23 August 2010

Magma Monday 8

Welcome to Just Another Magma Monday. Once a week, your obd’t narrator and occasional blogger will trawl the expanses of his Magma collection to discuss something of Zeuhl-ish importance. Whether it’s the studio albums, the best of the AKT archive releases, one of the sundry live DVDs, or a choice artifact from his ‘unofficial’ collection, one thing is for sure…for this writer, Magma iss de hundin!

This week, sit back and relax as we take a look at Epok III, the third DVD volume of the Mythes Et Legendes series, filmed live at Le Triton in Paris France between 24 and 28 May 2005.

Back on 2 August I discussed Epok II, the Magma DVD that featured two thirds of the Theusz Hamtaahk trilogy, along with some other selected pieces featuring monster bassist Jannick Top. This week we’re returning to the Mythes Et Legendes DVD series to take a look at volume III. This one features one of the other major guest musicians present for these four weeks of filming and recording, one Benoit Widermann. Widermann joined the band in 1975 and was first featured on the band’s first full length live album, Live/Hhaï. He remained with the band for the albums Attahk, Retrospectiw I-II, Retrospectiw III and Merci.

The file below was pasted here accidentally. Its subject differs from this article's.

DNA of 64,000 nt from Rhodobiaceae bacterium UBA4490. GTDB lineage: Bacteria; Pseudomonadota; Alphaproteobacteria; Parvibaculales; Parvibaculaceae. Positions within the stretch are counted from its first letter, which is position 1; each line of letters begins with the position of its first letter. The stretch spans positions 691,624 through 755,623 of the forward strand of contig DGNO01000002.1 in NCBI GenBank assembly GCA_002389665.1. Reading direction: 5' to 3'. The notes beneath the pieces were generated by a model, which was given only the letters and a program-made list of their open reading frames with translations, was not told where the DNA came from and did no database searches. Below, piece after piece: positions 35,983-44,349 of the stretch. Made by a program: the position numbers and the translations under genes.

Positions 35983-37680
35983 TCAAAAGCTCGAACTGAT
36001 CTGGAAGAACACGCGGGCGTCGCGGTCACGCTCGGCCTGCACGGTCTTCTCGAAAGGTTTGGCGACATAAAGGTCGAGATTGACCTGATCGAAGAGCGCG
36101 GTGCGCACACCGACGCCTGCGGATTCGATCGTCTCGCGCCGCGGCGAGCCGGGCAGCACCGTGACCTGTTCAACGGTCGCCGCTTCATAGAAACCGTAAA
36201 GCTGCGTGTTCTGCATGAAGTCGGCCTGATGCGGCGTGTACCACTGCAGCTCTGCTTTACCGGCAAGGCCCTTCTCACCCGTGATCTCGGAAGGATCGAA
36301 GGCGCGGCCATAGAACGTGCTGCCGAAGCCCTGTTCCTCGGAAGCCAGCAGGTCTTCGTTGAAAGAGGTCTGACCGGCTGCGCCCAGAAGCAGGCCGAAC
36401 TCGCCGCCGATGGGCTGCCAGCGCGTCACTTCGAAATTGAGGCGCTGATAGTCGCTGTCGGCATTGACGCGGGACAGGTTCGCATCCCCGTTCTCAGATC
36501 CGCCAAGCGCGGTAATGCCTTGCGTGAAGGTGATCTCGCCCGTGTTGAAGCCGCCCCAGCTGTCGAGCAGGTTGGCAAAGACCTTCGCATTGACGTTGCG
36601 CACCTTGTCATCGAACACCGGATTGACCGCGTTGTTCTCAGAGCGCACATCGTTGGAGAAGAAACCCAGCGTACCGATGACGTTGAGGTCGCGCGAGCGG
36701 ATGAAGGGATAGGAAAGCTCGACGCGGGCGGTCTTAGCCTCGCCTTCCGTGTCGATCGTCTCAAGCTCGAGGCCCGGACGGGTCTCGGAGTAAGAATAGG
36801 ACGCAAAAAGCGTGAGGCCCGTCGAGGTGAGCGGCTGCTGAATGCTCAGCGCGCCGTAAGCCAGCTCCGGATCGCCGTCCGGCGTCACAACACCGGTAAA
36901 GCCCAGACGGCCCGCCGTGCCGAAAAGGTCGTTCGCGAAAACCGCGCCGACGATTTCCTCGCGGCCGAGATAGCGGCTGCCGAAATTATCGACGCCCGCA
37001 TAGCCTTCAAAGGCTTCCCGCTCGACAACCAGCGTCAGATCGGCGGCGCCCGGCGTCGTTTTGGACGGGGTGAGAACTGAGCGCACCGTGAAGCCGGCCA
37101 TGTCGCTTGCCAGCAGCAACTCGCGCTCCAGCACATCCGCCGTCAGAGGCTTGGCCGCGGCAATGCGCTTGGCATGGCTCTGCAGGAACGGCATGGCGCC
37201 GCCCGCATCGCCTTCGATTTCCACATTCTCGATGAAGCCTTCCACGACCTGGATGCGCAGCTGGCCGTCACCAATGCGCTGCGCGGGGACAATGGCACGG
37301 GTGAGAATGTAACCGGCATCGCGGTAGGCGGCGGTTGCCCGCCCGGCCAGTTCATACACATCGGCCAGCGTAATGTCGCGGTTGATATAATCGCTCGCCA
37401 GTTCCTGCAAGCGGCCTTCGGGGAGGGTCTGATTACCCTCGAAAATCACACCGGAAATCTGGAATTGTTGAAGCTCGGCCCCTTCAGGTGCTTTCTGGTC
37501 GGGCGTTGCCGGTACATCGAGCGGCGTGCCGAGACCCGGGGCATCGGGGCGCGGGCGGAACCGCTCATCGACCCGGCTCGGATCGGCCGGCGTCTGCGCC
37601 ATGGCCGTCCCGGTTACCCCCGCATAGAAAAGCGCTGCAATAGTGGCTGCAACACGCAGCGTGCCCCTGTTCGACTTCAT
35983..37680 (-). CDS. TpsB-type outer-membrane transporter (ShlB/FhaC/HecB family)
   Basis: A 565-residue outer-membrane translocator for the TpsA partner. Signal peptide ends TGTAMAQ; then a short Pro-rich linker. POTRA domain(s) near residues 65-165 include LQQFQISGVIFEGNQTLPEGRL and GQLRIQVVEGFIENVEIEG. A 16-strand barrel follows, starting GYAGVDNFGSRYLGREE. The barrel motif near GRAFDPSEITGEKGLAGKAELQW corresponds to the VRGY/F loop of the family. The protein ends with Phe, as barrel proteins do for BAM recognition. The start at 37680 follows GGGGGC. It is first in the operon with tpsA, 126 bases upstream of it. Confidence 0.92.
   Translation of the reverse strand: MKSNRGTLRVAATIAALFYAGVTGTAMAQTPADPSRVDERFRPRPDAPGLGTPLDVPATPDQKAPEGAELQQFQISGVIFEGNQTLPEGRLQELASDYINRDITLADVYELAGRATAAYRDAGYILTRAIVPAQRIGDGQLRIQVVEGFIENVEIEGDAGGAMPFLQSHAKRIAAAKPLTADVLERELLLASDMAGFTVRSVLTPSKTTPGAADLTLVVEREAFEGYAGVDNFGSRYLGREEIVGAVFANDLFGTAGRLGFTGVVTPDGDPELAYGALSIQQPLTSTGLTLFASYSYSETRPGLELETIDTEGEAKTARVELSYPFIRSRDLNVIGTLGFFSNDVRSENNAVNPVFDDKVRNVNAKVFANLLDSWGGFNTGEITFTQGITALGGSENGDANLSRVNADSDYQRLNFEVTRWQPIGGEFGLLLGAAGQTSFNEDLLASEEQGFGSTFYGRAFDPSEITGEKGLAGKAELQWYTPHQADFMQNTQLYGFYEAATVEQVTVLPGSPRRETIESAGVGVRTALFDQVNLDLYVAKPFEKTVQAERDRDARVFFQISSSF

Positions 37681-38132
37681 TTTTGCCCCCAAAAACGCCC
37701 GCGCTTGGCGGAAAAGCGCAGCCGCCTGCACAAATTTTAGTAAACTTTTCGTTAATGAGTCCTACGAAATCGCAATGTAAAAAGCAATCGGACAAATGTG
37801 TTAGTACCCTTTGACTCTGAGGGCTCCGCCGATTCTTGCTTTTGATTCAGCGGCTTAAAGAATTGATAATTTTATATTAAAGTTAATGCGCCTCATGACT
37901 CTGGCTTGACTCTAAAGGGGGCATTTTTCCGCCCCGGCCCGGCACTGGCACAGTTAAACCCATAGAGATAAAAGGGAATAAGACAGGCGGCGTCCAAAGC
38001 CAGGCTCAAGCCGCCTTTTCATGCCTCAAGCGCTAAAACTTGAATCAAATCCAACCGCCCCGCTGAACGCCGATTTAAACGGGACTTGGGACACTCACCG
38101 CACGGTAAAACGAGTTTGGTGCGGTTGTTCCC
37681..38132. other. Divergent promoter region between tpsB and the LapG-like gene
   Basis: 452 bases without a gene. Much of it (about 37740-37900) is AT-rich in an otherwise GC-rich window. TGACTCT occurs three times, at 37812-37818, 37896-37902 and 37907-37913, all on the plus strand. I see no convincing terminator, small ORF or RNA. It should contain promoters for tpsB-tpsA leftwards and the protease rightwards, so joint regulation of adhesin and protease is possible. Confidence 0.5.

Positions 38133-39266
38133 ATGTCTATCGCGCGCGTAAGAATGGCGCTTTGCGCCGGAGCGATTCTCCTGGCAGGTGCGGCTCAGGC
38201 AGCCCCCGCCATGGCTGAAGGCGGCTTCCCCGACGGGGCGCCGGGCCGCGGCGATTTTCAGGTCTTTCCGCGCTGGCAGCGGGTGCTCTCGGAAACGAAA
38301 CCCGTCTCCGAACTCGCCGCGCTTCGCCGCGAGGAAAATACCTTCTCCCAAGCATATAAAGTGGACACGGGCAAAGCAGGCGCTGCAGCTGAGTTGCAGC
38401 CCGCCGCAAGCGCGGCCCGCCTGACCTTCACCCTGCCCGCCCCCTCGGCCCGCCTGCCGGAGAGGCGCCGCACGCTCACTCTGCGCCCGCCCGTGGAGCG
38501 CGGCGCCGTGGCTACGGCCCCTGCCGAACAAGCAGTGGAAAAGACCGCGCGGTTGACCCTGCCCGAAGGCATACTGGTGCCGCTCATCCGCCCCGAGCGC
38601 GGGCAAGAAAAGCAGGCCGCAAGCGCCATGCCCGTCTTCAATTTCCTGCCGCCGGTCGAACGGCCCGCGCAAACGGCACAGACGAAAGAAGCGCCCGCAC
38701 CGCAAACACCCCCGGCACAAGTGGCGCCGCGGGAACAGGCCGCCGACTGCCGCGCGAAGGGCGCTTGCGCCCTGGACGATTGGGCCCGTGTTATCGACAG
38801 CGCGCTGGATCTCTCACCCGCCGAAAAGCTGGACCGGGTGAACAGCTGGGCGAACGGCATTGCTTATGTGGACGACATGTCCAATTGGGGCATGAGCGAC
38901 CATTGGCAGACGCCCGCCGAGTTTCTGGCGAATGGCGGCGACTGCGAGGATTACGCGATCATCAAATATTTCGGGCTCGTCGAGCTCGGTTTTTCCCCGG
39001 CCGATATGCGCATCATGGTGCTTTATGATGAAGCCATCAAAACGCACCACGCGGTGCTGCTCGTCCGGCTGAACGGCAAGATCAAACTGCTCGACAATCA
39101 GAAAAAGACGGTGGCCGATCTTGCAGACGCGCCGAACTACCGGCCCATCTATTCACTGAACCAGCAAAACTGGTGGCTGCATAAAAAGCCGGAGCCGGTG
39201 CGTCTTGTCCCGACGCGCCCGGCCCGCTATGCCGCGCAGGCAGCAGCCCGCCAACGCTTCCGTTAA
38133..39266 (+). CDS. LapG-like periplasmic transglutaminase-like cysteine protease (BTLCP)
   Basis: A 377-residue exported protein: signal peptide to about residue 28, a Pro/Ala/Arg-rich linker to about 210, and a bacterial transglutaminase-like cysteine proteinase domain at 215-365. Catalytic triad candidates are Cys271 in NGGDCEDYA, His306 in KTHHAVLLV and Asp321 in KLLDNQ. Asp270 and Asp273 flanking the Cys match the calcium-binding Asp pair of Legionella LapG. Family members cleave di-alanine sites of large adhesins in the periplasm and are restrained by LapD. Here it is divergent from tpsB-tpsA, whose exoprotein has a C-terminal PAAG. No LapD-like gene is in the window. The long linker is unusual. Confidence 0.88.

Epok III features material based around the second trilogy of Magma albums (Köhntarkösz, Ëmëhntëhtt-Rê and K.A.)…specifically, the first two albums listed there. Of course, when this show was recorded, Ëmëhntëhtt-Rê had yet to be completed and fully realised…instead we mostly get the bits that would be strewn across Üdü Wüdü and Attahk.

But first, we open with Köhntarkösz.

This is one of my favourite versions of this piece. I love the tension as everyone stands on stage, silent. Vander holds his sticks firmly in hand, and the band waits, stick still. Antoine Paganotti moves around his mic stand, smiling a little bit, before his face takes on a look of deadly seriousness. He grasps the mic, forcefully chants out the Kobaian word ‘Hamtai!’ and the band explodes. To my eyes there is an improvement of video from Epok II, as the stage seems brighter, the camera shots utilise a lot more cross fading, and angles seem a bit more inspired to my eyes. The band really tears into the meat of this piece, which took up the vast majority of Köhntarkösz (the remaining 9 and a half minutes of that album would be dedicated to a piece by Vander invoking John Coltrane, and a Jannick Top piece titled ‘Ork Alarm.’). Can I pick a favourite bit! Not likely! Vocals are brilliant, the bass work is sublime, Vander’s drumming is as precise as ever, and Widemann’s synth additions are spot on. It’s just a great rendition all the way around.